It’s amusing how the film is very artificial in the scenes and shots it creates, merging the various ascpects/stereotypes of American hinterland. Skies are blue, colours are rich, views are depressing. What still upsets me, though, is how Earl manages to throw pretty much his entire furniture out of a window and it’s not dropping down right next to the window but makes it all the way onto the street. Good for the film, for sure, but physics seem to work differently here.
Much lauded and recommended: Il Divo, a film about Italian politician Guilio Andreotti finally made it to local arts cinemas. As seems common in the ‘dynamic’ world of Ialian politics Adreotti was elected many times to many offices. He also seemed to be associated with many criminal charges, timely deaths of people disagreeing with him and so on. Yet he was never convicted. People say that this film helps getting a feel for how politics in Italy work.
The amazing thing about the film is how it’s pretty much told from the point of view of Andreotti himself. A small hunched and migrained man who is convinced to not do anything for himself but just for the sake of god. He’s friendly but quite distant at all times and while he never does anything explicitly evil, the feeling remains that he isn’t really independent of them.
I thought the film itself in the way it was arranged and shot was amazing as well. With fantastic looking scenes and bits of electronic music being injected in the narrative, it left a great impression. There’s are great spatial effects through camera zooming and the revealing of text as well. The film is a pleasure to watch for the looks alone.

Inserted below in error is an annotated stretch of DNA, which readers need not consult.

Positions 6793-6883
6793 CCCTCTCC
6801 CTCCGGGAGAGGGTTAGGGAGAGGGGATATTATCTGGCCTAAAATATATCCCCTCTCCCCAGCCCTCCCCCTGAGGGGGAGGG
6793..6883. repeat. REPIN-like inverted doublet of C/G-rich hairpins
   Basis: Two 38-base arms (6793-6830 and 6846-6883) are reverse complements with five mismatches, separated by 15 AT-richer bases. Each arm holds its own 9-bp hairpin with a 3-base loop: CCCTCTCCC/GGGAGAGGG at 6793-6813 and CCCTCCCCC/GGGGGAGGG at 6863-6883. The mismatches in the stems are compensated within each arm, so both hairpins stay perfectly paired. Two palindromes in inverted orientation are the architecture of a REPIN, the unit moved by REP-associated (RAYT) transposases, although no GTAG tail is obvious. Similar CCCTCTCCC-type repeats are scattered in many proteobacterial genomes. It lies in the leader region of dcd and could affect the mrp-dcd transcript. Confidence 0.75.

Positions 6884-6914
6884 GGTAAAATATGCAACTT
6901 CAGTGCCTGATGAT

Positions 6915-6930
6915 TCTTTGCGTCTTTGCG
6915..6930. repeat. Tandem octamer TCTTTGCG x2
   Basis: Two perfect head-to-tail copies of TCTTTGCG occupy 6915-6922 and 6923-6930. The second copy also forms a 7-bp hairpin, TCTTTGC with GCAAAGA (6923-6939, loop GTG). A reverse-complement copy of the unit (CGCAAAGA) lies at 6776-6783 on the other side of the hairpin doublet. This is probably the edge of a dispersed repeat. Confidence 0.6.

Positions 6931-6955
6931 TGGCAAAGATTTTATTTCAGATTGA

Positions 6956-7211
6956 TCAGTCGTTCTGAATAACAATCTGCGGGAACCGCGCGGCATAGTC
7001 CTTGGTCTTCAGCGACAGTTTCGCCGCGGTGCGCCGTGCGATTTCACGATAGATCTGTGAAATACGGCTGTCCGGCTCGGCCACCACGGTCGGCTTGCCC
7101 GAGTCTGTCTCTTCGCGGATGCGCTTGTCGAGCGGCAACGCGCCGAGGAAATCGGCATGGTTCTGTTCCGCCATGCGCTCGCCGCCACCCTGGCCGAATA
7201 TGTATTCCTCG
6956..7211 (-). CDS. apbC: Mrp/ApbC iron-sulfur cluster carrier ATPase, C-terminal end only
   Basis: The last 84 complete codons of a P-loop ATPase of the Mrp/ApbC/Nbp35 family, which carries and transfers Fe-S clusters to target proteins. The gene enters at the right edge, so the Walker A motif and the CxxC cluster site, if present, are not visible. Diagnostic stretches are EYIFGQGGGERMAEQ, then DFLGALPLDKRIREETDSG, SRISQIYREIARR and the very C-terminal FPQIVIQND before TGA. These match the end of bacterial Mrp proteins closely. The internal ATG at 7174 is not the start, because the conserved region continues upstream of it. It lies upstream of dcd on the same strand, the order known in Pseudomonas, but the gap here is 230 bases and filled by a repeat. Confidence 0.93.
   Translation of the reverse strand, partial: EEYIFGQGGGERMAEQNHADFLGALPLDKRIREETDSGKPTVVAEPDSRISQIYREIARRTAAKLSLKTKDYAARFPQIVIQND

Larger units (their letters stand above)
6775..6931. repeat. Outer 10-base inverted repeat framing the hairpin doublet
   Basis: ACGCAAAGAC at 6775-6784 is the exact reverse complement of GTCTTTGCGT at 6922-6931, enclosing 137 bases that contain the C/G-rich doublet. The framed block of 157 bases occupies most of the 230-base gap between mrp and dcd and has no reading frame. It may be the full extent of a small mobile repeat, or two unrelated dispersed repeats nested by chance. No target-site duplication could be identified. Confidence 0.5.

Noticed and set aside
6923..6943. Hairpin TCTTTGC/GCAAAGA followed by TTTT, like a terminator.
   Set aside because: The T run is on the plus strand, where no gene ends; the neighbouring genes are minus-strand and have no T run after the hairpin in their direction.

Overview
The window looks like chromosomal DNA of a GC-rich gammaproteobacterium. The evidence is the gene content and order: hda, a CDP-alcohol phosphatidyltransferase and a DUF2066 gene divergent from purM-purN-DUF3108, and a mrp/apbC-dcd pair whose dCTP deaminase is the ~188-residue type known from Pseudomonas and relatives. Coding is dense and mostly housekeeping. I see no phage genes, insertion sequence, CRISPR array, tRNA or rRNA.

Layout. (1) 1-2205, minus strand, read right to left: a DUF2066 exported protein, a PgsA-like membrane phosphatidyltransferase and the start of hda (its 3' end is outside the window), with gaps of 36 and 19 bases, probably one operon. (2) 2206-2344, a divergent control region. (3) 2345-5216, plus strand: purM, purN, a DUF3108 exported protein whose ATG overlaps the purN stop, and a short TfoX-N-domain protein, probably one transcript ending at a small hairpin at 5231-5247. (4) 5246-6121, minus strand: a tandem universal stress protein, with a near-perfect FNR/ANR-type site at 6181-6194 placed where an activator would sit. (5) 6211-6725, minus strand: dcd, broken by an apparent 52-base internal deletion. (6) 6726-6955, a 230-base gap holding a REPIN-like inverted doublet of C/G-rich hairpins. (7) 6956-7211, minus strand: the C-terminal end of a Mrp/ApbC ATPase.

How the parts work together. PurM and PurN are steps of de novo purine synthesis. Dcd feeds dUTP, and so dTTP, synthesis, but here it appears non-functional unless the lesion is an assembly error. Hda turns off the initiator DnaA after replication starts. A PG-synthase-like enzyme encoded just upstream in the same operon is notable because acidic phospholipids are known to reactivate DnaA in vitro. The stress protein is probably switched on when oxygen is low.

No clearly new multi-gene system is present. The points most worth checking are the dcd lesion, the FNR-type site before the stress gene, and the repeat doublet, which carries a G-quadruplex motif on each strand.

But I’m a Cheerleader presents itself as a comedy-drama about a girl whose parents are worried about her loving girls and sending her out for re-education. Naturally that doesn’t work out particularly well, particularly with other similarly inclined girls around. The whole setup of the film with the pink re-education centre where the girls wear pink and learn ‘girl-activities’ like vacuuming and changing nappies and the guys wear blue and learn ‘guy-activities’ like logging wood and fixing a car is rather funny and that kind of humour is probably the only way to address such institutions in a light-hearted way.
I suppose the sad point is that similar re-education institutions, along with the people believing they’re a good thing, most likely do exist for real.
In The Quiet Earth something fantastic happens and pretty much all people vanish from the planet. However, discovering that is quite scary, as the planet suddenly becomes very quiet without all the chatter and movement generated by people. For some reason, Zac is still around and he tries to figure out what was going on (he eventually sort-of manages as, incidentally, he worked at a project which may just have led to that situation). Later on he meets two more survivors, Joanne and Api and they try to get along, figure things out and prevent worse things from happening. Amusing to watch but not the best-motivated film.
Two robots strive become human in Electroma. They fail. They’re also Daft Punk. It’s not a big Daft Punk music video. It’s a slowly told story, it’s tragic, it’s a bit on the boring side to be frank.